Anti-Macedonian Legal Acts in GreeceGreece is NOT Macedonia's friend
In order to justify their shameful and inhumane practices, the Greek authorities have issued a number of legal Acts infringing the identity of the Macedonian nation. It should be noticed that all the Acts run counter to the decisions of the agreement of August 10, 1920 and to the international legal Acts binding in this respect. Despite this, they are still in force.
Here are some of these inhumane Acts which give clear evidence of disregard for not only the Macedonian nation but also for world public opinion at large. They portray the cynicism of successive Greek governments.
* November 1926: a legal Act was issued on the charge of Macedonian geographic names into the Greek version. The news was published in the governments daily Efimeris tis Kivernisoes No. 332 of November 21, 1926. The same newspaper in its No. 346 published the new, official, Greek names. The names of the people were changed too. First names as well as family names were changed to Greek versions. These are still officially binding to this day. (text provides ref. to enclosures 2 and 3).
* 1929: during the rule of Eleatarios Venizelos a legal Act was issued “On the protection of public order”. In line with this Act each demand for nationality rights is regarded as high treason. (Please compare this with his statement of November 11, 1930 above.) This law is still in force.
* On December 18, 1936 Metaksas’ dictatorial government issued a legal Act “On the activity against state security” on the strength of which thousands of Macedonians were arrested, imprisoned or expelled.
* On September 7, 1938 the legal Act No. 2366 was issued which banned the use of the Macedonian language. All Macedonian localities were flooded with posters: “Speak Greek”. Evening schools were opened in which adult Macedonians were taught Greek. Not a single Macedonian school functioned at that time.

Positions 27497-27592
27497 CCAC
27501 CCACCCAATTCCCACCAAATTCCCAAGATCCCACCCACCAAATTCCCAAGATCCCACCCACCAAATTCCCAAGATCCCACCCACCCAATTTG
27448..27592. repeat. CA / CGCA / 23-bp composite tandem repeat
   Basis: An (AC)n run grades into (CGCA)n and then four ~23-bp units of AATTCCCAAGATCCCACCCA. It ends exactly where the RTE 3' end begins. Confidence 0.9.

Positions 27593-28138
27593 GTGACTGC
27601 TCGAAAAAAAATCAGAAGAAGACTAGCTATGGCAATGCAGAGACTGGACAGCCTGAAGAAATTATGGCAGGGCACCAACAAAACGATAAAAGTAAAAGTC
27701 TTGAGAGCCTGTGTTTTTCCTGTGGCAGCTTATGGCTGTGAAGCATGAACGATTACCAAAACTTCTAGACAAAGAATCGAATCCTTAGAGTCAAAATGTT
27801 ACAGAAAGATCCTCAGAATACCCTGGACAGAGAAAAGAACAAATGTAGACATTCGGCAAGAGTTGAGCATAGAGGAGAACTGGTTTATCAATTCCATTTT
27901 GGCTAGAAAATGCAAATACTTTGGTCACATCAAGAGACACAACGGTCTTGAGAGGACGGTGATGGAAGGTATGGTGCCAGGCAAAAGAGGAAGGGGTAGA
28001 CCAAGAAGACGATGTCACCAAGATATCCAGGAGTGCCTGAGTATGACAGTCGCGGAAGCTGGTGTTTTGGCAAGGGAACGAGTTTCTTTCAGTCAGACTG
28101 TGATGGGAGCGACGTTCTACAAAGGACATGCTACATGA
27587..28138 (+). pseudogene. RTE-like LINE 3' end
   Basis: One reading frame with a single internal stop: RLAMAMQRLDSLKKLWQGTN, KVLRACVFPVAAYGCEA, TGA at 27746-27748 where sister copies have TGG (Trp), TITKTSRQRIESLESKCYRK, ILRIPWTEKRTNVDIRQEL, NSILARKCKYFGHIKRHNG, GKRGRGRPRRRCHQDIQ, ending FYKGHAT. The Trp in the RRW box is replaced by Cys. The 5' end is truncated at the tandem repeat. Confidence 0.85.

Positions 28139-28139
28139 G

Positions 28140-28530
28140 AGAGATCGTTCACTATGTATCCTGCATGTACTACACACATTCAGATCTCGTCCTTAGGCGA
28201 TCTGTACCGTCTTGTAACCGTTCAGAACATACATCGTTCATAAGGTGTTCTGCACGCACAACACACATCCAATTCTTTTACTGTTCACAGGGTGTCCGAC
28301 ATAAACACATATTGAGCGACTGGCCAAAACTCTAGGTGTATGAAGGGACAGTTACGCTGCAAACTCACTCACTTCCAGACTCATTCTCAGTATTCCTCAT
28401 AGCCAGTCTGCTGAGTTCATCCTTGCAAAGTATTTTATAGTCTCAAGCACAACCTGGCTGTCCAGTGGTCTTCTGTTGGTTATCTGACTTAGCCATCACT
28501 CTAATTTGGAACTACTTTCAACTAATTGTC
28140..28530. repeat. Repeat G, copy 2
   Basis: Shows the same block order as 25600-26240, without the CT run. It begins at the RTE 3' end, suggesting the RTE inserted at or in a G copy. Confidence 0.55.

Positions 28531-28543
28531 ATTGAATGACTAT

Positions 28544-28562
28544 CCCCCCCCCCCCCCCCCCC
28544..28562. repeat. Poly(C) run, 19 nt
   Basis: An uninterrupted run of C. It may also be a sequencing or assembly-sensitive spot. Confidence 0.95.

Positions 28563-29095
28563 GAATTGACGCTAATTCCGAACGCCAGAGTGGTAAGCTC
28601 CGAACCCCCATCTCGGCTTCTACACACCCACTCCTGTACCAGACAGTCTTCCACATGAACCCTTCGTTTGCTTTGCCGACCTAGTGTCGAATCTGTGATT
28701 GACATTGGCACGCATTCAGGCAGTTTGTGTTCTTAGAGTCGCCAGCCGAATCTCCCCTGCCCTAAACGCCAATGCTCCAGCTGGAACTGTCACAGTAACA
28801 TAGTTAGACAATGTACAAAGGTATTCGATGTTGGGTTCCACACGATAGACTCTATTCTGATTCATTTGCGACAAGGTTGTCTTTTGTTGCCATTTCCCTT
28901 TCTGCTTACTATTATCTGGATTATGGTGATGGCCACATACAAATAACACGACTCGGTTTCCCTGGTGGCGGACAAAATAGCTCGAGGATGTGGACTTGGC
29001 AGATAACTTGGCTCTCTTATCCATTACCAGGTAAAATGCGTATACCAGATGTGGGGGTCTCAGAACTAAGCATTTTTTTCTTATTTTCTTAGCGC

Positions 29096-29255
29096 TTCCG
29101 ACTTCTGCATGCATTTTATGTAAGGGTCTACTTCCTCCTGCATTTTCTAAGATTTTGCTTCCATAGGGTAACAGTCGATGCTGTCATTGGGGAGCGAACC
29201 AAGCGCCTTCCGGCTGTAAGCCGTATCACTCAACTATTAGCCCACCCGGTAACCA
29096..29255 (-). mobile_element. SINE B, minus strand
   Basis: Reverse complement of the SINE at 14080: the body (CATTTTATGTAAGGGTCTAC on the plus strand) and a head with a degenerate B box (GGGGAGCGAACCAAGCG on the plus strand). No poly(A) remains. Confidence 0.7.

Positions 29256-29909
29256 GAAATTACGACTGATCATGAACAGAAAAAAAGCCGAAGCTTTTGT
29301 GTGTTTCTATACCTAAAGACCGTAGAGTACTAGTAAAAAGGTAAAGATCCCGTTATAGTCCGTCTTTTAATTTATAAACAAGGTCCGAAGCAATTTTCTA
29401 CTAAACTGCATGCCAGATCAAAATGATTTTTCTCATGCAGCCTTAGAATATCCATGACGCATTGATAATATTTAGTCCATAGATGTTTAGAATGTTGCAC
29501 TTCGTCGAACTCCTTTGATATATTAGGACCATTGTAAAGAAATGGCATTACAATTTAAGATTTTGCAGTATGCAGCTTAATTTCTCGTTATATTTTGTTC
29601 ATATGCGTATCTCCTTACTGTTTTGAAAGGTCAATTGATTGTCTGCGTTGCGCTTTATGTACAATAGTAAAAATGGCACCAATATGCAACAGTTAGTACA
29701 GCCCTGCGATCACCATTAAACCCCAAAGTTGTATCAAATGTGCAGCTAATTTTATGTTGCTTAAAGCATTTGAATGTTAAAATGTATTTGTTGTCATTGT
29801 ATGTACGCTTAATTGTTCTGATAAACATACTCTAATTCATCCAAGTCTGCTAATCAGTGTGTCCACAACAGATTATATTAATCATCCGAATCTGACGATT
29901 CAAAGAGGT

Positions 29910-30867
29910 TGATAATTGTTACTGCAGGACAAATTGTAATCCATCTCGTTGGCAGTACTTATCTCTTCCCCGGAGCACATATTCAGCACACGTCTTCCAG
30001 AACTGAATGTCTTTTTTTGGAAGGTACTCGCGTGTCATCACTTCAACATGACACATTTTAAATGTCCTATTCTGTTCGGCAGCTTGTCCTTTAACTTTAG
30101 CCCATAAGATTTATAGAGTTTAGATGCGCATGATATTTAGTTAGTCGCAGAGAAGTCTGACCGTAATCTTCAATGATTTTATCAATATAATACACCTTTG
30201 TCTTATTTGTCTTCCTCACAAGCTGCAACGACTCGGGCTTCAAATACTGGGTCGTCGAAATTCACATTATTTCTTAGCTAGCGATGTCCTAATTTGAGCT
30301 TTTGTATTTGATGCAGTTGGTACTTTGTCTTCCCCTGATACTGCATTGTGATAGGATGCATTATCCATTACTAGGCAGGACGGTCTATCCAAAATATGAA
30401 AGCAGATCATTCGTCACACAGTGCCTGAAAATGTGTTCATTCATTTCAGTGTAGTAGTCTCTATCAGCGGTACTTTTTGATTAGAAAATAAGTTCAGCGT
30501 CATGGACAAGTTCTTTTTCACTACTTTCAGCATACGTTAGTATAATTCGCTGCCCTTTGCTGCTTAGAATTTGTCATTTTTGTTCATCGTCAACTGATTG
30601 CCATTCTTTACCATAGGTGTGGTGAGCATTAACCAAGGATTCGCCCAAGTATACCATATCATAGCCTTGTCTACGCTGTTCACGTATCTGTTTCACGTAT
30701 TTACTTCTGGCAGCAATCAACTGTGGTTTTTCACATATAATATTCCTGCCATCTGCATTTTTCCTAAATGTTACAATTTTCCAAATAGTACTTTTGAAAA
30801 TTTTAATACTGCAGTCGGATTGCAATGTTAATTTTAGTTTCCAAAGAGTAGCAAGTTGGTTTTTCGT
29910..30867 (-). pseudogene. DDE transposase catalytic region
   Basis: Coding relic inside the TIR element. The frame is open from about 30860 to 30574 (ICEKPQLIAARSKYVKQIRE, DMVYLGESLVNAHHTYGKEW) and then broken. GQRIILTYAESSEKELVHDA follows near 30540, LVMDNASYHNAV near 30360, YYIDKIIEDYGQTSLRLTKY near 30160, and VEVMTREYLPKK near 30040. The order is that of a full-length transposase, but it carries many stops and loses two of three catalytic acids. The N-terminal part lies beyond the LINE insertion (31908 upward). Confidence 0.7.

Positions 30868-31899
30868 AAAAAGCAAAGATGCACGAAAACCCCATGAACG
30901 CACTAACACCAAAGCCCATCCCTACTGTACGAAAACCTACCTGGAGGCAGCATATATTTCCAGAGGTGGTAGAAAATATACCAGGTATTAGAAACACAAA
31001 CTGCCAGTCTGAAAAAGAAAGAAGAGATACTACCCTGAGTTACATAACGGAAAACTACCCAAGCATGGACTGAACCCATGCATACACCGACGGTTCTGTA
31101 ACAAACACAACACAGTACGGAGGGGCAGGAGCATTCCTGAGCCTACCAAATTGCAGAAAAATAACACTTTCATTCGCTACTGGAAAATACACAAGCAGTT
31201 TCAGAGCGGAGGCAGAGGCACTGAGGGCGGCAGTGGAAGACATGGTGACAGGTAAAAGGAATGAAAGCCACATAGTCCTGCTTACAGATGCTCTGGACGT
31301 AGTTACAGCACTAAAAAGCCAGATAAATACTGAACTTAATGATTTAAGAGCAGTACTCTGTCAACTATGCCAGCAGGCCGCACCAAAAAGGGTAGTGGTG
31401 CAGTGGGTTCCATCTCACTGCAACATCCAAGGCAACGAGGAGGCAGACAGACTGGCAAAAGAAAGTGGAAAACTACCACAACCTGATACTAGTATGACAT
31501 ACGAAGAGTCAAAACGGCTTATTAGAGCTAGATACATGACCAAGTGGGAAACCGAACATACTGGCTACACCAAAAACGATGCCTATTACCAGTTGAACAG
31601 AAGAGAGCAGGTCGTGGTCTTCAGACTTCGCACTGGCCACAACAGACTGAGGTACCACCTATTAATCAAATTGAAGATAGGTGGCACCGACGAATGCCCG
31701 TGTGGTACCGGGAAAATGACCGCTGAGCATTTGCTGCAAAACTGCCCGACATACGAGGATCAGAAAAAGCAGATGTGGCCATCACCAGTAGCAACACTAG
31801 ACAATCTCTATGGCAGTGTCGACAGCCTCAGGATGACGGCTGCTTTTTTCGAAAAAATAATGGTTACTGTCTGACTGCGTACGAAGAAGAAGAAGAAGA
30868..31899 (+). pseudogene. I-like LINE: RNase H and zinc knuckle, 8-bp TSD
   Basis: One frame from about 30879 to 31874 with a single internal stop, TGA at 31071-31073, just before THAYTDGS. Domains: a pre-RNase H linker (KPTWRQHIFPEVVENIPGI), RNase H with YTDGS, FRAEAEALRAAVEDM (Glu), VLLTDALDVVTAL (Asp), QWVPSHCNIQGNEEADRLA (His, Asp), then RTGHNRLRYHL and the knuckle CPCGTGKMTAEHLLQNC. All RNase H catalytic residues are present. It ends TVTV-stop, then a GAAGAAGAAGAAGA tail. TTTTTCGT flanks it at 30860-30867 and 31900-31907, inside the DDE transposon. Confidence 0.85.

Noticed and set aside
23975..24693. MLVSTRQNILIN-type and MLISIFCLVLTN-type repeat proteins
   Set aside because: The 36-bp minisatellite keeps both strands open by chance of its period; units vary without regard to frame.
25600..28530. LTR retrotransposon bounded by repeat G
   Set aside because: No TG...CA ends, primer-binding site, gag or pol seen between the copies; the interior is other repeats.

* In 1947, during the Greek Civil War, the legal Act L-2 was issued on the strength of which all who left Greece without consent of the Greek government were stripped of Greek citizenship and banned from returning to the country (see enclosure 10). This included Greeks and Macedonians. In its modernized version the Act is still binding for Macedonians.
* On January 20, 1948 the legal Act called M was issued on the strength of which the property of those who were stripped of their citizenship was confiscated. The law was updated in 1985, but it is still binding on Macedonians.
* On August 23, 1953 the legal Act No. 2536 was issued, on the strength of which all those who left Greece and who did not return within three years time could be deprived of their property.
A decision on the resettlement of Macedonians was taken. A wide-flung campaign was launched in the mass media to induce the Macedonians to leave their native areas voluntarily and to settle in the south of the country and on the islands. The Greek authorities intended to create a 60 kilometre-wide belt along the border with Yugoslavia where “the faithful sons of the Greek nation” were to be settled.
In the first point of this Act it is stated that the resettlement was necessary owing to the humanitarian aspect of the matter as the living standard of the Macedonians would improve. The actual intention was to separate Macedonians living in Greece from the Republic of Macedonia, then part of Yugoslavia. Due to a firm reaction from Yugoslavia the realization of the shameful plan was cancelled.